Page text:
The study site was located approximately 30 km offshore from Leeman (29°56.94 S, 114°58.74E), Western Australia (Fig. 1). A portion of the study site was closed to lobster fishing in March 2011 to provide a research area in the absence of lobster exploitation.

Figure 1. Study location (top right) and map of bathymetry from the hydroacoustic survey used for planning locations of video observations (black lines).

Lobster sampling and data collection

Lobsters were sampled in water depths 45–80 m using standard baited commercial pots, with closed escape gaps, deployed from chartered commercial western rock lobster vessels as part of the western rock lobster independent breeding stock survey (IBSS). This annual standardised ten day fishery independent survey has been conducted in mid to late October at a number of sites along the Western Australian coast since the early 1990s [28]. The area off Leeman area was added to the existing survey in 2008, providing three years of pre-closure information on the distribution, size and abundance of lobsters. Three hundred and thirty (330) standard commercial pots were deployed, 400 m apart, in 11 lines of 30 pots running north to south parallel with the coast. Each pot has its own GPS coordinate so the pot locations are consistently sampled between years. The data collected include the number of lobsters per pot, carapace length in millimetres, sex, reproductive state and general condition of lobsters caught in each pot. All lobsters were released following data collection. For this study, we focus only on the presence or absence of lobsters in pots.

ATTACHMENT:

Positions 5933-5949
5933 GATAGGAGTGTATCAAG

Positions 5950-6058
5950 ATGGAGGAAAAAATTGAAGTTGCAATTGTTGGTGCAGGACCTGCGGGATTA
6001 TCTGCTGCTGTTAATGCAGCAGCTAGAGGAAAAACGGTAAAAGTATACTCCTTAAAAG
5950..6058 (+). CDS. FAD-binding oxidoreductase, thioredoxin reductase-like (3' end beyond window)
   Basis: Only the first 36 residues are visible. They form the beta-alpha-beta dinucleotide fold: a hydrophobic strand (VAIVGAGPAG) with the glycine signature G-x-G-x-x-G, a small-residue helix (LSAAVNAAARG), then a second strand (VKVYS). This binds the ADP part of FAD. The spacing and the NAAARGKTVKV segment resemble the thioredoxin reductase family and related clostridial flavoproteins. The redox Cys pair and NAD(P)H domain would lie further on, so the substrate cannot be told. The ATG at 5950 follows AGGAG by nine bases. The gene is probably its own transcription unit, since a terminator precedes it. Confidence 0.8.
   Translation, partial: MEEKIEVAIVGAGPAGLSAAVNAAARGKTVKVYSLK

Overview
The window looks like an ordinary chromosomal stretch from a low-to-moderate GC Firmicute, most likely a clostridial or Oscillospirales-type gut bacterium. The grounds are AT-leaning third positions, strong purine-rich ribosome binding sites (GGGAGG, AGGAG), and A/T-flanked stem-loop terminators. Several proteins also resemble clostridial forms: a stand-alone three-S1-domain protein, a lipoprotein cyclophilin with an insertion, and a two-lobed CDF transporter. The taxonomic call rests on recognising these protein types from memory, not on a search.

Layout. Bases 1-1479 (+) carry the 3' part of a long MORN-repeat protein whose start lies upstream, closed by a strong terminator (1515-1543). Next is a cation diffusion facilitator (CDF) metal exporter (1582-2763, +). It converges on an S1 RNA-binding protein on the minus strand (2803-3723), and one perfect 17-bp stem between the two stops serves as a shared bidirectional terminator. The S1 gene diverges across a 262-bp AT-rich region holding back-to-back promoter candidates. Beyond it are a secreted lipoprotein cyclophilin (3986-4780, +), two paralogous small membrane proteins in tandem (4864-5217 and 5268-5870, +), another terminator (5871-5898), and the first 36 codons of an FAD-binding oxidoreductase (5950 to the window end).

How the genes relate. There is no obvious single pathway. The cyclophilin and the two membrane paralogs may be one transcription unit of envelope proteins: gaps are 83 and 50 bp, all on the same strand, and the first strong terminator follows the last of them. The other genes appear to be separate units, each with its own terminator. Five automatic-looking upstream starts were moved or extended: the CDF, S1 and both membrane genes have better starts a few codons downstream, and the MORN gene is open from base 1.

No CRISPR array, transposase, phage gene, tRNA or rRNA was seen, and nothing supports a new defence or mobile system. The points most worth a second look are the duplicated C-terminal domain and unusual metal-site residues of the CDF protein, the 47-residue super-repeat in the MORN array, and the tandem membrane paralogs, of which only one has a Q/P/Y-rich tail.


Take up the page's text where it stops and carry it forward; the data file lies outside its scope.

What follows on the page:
Bathymetry and biological data collection

To complete full coverage information on terrain, substrates and benthic biota, detailed information of the seafloor was captured. A full coverage dataset for the study area consisted of bathymetry from hydroacoustic surveys collected in 2010, using a SEABAT 8101 Reson Multibeam. Bathymetry spot heights were averaged using the moving window technique to produce a digital bathymetry model at 3×3 m resolution. A detrended bathymetry was created to remove depth gradient effects. A trend was calculated from the bathymetry data points (at the same resolution as the bathymetric data set: 3 m) using a linear polynomial. The trend was then subtracted from the bathymetry to create the detrended surface. This enabled the development of important variables such as seafloor rugosity, topographic position, reef relief and aspect, which would otherwise be affected by the strong depth gradient trend in the bathymetric data. Secondary datasets assessing geomorphic terrain features were developed from the bathymetry and detrended bathymetry (Table 1).

Table 1. Description of the datasets derived from bathymetry used as predictors of substrate and biota (adapted from Holmes et al. [27]).